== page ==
The number of tobacco shops in Minneapolis more than doubled after the sale of menthol products was banned in convenience stores in 2018, according to a report presented Thursday.

The report, presented to the City Council planning and zoning committee, comes as the council considers future tobacco restrictions once a one-year ban on the opening of such shops is lifted this summer.

In 2017, the council voted to restrict the sale of menthol tobacco products to tobacco shops and liquor stores, neither of which sell to minors. No longer allowed to sell a lucrative product, convenience store owners and others applied to open separate tobacco shops. The spike in applications prompted the council to issue a one-year moratorium on the approval of new licenses the following year.

Still, the number of tobacco shops increased from 25 to 52, according to the report. Many of those were convenience stores which split or added another room where tobacco could be sold to customers 21 and older.

Overall, the number of establishments that sold menthol products decreased from 354 to 82 because of the restrictions.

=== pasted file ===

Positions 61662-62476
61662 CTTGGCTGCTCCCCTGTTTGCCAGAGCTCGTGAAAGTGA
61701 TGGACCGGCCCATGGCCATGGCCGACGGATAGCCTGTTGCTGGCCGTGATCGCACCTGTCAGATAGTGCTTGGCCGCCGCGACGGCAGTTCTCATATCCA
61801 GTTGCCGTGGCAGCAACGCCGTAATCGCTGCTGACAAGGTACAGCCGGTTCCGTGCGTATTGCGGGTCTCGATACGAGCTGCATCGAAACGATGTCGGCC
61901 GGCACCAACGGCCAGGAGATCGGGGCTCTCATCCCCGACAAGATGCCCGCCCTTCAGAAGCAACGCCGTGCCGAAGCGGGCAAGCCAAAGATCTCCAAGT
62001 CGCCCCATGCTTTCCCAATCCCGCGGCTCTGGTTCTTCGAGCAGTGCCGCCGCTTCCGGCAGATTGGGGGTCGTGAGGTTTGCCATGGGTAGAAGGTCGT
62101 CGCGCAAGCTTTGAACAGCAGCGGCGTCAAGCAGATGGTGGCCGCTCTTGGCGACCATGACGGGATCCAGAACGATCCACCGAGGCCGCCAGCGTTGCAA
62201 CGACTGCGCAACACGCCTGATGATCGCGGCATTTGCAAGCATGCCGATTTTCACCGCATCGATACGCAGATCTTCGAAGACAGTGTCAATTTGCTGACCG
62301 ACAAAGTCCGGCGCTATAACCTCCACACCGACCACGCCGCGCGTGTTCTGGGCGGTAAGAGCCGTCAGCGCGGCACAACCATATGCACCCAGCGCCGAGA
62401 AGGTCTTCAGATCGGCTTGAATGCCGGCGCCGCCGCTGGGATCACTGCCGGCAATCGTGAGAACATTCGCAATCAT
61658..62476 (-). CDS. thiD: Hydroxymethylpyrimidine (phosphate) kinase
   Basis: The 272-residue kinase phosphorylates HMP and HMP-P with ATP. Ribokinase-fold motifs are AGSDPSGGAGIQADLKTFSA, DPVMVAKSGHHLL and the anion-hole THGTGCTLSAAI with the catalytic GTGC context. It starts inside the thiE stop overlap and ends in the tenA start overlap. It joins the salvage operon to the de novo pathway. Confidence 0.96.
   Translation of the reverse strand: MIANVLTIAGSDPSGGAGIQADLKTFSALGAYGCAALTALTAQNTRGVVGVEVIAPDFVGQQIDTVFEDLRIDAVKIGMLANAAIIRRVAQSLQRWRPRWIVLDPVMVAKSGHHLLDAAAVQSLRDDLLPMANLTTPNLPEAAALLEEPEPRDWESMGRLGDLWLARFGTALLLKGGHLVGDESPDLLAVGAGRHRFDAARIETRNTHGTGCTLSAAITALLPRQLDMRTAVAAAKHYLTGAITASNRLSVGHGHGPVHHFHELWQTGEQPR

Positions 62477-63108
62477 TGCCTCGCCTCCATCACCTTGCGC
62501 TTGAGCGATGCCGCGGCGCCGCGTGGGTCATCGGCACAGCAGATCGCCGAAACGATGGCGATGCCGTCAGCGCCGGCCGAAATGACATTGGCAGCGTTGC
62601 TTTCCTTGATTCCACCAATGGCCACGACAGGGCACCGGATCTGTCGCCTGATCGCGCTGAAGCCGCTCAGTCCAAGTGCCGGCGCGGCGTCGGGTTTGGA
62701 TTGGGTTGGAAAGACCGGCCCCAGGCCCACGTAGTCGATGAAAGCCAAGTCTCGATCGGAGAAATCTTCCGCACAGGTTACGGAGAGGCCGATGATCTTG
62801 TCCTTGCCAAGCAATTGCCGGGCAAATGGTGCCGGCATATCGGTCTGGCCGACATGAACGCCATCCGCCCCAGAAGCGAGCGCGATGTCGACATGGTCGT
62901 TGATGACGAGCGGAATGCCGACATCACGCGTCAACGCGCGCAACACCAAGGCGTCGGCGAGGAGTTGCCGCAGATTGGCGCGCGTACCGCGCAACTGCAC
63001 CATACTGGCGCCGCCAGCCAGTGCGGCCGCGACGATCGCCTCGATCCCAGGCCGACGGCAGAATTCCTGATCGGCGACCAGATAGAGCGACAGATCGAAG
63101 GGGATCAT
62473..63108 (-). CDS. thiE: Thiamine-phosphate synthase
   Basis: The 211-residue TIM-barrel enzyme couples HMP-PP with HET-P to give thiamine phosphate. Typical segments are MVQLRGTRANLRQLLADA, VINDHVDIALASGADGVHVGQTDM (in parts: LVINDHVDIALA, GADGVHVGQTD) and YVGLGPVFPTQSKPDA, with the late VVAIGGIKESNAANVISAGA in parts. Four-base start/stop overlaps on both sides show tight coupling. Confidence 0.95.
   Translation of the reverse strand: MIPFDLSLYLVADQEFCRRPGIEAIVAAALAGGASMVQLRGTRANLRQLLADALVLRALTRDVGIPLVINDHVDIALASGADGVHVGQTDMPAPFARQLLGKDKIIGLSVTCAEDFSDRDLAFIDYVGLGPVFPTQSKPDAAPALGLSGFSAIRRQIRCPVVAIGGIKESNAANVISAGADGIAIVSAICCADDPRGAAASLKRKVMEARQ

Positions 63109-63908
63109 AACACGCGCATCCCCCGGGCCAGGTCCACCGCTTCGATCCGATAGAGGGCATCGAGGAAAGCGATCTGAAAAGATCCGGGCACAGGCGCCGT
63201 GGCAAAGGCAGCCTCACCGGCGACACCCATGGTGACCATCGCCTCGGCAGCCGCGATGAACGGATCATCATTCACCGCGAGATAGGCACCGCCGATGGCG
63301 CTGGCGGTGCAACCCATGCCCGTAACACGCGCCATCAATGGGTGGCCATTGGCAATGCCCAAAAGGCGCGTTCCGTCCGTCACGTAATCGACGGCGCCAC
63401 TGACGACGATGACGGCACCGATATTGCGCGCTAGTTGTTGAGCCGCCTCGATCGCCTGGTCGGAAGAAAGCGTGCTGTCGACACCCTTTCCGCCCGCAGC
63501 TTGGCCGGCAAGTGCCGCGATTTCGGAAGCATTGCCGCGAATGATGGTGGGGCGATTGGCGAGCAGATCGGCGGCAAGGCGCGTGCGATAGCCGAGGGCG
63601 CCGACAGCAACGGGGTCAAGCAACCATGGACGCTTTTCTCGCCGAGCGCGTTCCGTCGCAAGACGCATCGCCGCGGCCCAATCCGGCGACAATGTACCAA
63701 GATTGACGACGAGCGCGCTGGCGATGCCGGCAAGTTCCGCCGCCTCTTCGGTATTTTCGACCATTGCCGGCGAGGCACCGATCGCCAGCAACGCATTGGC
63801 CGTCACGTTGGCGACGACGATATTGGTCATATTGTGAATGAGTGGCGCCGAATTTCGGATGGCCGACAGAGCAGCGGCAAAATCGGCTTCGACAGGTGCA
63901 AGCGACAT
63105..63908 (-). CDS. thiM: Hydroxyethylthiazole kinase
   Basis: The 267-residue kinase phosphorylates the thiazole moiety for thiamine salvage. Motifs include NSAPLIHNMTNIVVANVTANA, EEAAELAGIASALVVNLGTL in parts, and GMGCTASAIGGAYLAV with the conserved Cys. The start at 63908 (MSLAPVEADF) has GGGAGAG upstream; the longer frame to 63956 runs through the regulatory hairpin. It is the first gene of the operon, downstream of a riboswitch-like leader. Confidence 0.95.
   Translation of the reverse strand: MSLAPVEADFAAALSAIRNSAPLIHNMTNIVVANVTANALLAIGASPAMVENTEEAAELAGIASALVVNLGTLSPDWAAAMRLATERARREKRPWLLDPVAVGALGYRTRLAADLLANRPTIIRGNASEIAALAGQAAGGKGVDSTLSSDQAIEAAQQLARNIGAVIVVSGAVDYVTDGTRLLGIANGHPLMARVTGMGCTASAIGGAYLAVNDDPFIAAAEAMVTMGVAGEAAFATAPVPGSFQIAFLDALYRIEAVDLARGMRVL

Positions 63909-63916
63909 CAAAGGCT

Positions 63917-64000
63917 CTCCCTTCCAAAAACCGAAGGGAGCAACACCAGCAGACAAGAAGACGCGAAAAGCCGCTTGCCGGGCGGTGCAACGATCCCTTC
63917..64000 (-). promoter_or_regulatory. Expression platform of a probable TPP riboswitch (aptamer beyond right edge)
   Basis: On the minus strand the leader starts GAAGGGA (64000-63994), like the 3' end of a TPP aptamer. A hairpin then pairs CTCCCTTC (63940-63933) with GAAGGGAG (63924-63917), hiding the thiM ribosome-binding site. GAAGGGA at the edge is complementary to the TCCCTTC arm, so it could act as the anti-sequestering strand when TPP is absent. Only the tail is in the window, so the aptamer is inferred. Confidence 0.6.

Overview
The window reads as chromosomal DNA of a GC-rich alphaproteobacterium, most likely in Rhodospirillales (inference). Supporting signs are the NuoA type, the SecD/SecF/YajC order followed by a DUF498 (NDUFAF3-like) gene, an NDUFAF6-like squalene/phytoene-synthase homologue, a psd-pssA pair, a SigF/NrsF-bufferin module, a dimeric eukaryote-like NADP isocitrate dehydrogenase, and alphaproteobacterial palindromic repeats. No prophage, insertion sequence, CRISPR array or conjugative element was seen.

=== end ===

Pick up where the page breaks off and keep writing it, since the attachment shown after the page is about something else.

The city is considering several new policies to limit access to tobacco products. They include banning menthol sales in liquor stores, capping the number of tobacco licenses issued, setting spacing requirements between tobacco shops and enacting a citywide ban on menthol and flavored tobacco.

Council Member Cam Gordon said a combination of spacing — which is already done for liquor stores — and capping could work. He also flirted with the idea of limiting the sale of all tobacco products to adult-only stores.

LaTrisha Vetaw, the health policy and advocacy director at NorthPoint Health and Wellness Center in north Minneapolis and a Minneapolis Park and Recreation Board commissioner, said it was “scary” to see the number of tobacco shops go up.

“These store owners are not only preying on these communities like the tobacco companies do, but they’re trying to make sure that they can continue to prey on them,” she said. “They don’t want to take these products away.”

New policies are expected to be voted on this summer, according to the report. The moratorium on the approval of new tobacco licenses ends Aug. 31.